The England and Wales Cricket Board on Thursday agreed to several game-changing decisions at their board meeting at Lord’s, key among which are new eligibility rules for representing England and playing conditions of the Hundred. Each of these is scheduled to come into effect by 2020.
In a press release, ECB said that they had approved a new strategy for the game and endorsed key projects to support the sustainability and future growth of cricket in England and Wales.
The biggest development was eligibility criteria for players to represent England being changed from seven years to three years.
The new ECB eligibility criteria for players, both men and women, from 1 January 2019, are:
a) British Citizenship
b) Either born in England/Wales, or three years residence (a total of 210 days/year April-March)
c) Not played as a local player in professional international or domestic cricket in a Full Member country within the last three years
The biggest benefactor of this could be Jofra Archer. The 23-year-old is originally from Barbados and represented West Indies at Under-19 level but has been with Sussex since 2015, which means he has served his quota of three years. Archer holds a British passport through his English father.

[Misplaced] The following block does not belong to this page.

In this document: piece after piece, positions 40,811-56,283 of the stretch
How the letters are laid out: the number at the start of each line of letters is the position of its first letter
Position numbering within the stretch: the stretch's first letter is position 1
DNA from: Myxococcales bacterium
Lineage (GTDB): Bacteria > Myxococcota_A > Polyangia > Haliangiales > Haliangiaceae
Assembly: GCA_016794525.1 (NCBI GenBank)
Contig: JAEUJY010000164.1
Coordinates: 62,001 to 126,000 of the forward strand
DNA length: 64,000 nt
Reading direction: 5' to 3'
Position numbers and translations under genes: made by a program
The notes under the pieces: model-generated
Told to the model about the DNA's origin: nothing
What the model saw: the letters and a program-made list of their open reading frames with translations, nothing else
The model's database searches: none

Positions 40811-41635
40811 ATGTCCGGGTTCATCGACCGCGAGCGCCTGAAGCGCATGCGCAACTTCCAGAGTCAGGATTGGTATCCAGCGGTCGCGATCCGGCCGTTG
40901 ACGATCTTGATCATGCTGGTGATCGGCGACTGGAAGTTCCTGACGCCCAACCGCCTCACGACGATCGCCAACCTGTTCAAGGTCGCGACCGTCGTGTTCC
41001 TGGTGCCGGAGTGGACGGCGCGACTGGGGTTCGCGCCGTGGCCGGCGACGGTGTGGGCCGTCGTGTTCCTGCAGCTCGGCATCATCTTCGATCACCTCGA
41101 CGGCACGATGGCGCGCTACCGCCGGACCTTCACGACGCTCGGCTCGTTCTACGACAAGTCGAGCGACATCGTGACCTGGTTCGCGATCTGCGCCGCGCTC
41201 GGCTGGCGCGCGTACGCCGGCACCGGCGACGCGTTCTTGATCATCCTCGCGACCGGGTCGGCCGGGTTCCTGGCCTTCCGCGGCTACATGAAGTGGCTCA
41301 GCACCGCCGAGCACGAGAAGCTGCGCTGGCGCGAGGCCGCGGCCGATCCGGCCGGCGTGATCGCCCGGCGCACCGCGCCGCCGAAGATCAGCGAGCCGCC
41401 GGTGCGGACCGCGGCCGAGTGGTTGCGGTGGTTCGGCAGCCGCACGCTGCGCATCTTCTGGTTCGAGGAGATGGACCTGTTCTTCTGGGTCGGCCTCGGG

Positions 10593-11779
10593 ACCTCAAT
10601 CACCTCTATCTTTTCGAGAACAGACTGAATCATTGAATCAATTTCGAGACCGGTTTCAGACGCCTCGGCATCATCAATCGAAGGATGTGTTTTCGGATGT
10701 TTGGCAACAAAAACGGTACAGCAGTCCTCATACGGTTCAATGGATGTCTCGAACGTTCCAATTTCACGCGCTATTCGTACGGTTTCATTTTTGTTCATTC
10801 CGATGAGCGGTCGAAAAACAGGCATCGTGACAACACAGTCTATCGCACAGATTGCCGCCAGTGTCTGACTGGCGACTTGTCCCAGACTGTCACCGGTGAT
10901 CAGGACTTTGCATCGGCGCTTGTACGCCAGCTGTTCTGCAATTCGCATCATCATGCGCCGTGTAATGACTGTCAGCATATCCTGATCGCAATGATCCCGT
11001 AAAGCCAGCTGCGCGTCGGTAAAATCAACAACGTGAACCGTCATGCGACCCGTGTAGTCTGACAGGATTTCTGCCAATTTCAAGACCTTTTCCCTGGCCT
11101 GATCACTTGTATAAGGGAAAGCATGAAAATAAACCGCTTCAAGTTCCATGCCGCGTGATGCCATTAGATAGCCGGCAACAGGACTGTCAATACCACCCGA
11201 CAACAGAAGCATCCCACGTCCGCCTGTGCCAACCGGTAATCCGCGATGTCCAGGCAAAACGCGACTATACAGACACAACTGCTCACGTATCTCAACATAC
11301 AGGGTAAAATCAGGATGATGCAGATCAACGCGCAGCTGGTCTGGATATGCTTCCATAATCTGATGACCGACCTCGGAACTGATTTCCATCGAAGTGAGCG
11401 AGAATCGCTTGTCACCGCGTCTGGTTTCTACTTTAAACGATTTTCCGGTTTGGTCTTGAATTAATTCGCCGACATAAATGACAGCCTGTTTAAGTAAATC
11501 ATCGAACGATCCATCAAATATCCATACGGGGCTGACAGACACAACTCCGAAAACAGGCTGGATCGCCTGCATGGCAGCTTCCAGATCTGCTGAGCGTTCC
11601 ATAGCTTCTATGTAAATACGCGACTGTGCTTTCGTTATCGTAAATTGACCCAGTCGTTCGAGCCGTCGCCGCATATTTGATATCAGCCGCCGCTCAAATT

Archer could actually play for England next year, possibly in both the World Cup and the Ashes. The ECB added that the new criteria is in line with the regulations of the International Cricket Council, which were themselves amended this year from four years to three, according to ESPNcricinfo.
The other big news was the Cricket Committee recommendation for playing conditions in the new competition called The Hundred. Each innings will be a 100 balls with a change of end after every 10 balls. A bowler will be able to deliver either five or 10 consecutive balls with a maximum of 20 per game.
Confirming the decisions, Tom Harrison, Chief Executive Officer of the ECB, was quoted as saying: “The game has made huge progress this year, through collaboration, constructive debate and a volume of detailed discussion. The outcomes for all of this combined work are vital for the growth and sustainability of cricket, at all levels, in England and Wales. The strategy we have created over the last 12 months will give the whole game clear priorities and allow us to deliver these together.”